Settler leader: No unity government without Jordan Valley annexation

Elhayani, who heads the Jordan Valley Regional Council, is one of four candidates in the running to lead the settlement movement’s political arm, known as the Yesha Council.

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October 30, 2019 21:40
1 minute read.
IDF SOLDIERS KEEP guard in the Jordan Valley earlier this year.

IDF SOLDIERS KEEP guard in the Jordan Valley earlier this year.. (photo credit: AMMAR AWAD / REUTERS)

Any unity government must include a commitment to annex the Jordan Valley to Israel, regional council head David Elhayani urged on Wednesday.

As political pundits focus on the impossibility of such a government and bemoan a scenario in which Israel heads to a third election, right-wing activists and settler leaders have campaigned to ensure that the Jordan Valley is not forgotten should there be a unity government.

Elhayani, who heads the Jordan Valley Regional Council, is one of four candidates in the running to lead the settlement movement’s political arm, known as the Yesha Council.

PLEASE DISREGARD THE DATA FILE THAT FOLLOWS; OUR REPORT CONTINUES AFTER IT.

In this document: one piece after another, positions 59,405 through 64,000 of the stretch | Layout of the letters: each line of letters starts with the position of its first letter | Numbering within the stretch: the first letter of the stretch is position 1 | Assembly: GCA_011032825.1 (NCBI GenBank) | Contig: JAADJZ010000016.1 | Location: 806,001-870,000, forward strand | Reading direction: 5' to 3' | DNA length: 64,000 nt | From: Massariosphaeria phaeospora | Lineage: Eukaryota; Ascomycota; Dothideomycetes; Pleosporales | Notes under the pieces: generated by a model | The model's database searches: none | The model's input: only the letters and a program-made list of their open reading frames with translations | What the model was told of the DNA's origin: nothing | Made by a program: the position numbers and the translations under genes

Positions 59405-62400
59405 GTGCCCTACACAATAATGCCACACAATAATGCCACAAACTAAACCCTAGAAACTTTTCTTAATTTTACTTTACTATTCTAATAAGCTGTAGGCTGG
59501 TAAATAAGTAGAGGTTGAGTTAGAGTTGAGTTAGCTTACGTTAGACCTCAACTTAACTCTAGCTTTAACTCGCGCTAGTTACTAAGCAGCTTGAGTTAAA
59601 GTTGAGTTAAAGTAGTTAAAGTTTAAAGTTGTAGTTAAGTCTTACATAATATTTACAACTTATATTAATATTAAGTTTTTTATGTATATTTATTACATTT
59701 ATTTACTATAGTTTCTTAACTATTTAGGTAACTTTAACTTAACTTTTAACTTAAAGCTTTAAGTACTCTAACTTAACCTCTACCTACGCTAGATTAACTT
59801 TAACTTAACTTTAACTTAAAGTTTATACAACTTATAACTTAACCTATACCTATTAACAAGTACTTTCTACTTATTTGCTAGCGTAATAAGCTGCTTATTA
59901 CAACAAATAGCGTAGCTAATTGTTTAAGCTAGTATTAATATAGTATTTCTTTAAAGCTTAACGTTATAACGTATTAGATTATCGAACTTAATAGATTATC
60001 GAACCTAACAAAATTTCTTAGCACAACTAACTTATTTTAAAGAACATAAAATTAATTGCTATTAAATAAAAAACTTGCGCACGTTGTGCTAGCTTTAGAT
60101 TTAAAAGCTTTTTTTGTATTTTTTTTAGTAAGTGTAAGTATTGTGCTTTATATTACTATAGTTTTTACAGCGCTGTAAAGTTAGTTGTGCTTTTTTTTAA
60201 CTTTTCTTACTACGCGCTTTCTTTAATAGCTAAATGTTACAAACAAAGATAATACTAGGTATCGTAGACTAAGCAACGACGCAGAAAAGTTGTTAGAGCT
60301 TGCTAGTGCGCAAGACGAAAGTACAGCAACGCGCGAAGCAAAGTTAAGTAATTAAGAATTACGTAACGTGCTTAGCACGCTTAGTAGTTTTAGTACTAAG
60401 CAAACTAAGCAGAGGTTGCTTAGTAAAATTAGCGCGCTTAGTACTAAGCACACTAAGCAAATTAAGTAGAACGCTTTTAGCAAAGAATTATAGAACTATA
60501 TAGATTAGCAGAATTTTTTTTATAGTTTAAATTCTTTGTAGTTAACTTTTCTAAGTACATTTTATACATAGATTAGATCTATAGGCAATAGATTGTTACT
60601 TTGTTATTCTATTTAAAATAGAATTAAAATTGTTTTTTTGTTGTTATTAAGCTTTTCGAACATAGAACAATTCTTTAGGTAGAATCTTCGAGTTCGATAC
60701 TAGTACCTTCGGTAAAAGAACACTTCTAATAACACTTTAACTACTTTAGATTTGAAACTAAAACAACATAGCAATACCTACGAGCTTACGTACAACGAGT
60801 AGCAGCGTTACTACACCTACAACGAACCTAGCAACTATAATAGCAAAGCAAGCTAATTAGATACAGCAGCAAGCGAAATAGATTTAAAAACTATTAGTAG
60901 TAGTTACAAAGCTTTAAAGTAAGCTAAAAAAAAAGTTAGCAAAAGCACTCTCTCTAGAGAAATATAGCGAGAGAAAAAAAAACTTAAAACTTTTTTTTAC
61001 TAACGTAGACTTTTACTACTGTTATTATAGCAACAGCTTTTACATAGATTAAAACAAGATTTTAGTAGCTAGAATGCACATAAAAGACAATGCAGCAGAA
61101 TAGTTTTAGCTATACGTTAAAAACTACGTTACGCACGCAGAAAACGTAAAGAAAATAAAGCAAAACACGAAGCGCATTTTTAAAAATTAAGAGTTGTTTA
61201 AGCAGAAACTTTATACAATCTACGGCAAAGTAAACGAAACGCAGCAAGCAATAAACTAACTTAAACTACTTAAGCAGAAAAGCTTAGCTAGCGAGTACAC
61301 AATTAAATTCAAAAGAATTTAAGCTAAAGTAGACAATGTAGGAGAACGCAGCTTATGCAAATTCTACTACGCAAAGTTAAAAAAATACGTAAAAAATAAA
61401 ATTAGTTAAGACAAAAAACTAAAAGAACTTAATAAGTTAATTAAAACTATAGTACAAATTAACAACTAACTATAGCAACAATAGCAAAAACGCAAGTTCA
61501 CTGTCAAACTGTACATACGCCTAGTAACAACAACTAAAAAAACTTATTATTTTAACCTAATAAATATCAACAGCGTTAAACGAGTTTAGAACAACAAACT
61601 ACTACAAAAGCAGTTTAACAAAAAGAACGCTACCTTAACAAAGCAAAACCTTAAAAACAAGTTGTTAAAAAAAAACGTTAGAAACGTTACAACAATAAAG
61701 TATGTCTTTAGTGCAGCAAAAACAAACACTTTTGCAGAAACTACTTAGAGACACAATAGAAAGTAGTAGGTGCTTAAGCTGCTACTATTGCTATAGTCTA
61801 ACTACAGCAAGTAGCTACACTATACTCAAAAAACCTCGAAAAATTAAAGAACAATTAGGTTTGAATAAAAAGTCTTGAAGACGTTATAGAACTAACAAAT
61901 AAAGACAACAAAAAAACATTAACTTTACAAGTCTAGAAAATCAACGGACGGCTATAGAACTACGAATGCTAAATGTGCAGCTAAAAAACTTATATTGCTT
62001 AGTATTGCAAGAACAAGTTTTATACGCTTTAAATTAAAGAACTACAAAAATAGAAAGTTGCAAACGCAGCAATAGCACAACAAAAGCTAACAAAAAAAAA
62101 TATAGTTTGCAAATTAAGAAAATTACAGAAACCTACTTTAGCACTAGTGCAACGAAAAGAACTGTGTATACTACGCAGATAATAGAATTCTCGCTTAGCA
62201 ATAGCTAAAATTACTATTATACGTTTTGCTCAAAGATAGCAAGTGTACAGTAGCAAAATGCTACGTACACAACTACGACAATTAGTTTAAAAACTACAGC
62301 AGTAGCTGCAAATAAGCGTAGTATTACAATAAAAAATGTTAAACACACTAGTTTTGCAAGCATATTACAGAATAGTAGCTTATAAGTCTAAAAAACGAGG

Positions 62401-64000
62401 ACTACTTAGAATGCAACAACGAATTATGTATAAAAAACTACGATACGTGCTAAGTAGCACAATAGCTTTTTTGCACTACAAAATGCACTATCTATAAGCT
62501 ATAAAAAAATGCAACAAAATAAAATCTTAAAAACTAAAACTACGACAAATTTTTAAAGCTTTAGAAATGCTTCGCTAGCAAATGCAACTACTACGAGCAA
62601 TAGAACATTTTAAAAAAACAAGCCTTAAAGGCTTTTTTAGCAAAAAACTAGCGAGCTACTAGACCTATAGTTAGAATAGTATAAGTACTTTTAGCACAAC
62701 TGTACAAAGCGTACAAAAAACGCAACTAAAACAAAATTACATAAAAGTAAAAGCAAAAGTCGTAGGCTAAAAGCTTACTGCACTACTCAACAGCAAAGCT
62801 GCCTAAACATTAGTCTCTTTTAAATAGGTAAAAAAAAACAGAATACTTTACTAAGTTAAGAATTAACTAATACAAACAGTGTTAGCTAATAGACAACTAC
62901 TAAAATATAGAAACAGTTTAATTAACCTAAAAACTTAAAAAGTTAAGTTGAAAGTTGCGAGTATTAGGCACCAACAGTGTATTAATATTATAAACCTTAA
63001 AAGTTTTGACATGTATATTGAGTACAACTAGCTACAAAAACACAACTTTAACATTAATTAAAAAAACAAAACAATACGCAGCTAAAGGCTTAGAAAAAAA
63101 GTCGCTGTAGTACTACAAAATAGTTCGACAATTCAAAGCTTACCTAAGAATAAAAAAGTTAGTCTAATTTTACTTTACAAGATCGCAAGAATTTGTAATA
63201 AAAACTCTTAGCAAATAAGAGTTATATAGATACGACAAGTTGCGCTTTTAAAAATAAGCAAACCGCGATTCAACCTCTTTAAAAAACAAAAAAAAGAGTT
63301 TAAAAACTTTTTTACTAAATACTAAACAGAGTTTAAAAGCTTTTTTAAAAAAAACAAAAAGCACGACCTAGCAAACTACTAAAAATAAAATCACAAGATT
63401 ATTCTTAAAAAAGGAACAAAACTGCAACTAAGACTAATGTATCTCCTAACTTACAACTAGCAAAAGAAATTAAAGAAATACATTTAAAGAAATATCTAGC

He targeted Blue and White head Benny Gantz in his comments, noting that he had not yet committed to annexation.

He urged politicians not to join a unity government unless it “pledges to apply sovereignty to the Jordan Valley.”

Activists Nadia Matar and Yehudit Katzover, who head the Sovereignty Movement, wrote letters this week to Prime Minister Benjamin Netanyahu and Gantz in which they urged the politicians to ensure that the application of sovereignty to the Jordan Valley was part of the basic guideline of a unity government.

Netanyahu pledged during his campaign to annex the Jordan Valley should he retain his position as head of the government.

In their letter to him, Matar and Katzover told Netanyahu he had sparked a new Zionist fervor the strengthened the spirit of return to the basic value of strengthening the Jewish hold on the Land of Israel.

In their letter to Gantz, the two women said that his position already appeared to compliment that of Netanyahu’s, and that if he just went one step further, he could unify the people of Israel during a time of schism and disagreement.

The two women were careful to clarify that their end goal is full application of sovereignty over Judea and Samaria. Placing the Jordan Valley within sovereign Israel would the first step in that path, they said. There is an opportunity here, they said, for a “joint and significant” historic step, “even if it is only the beginning of the sovereignty path.”


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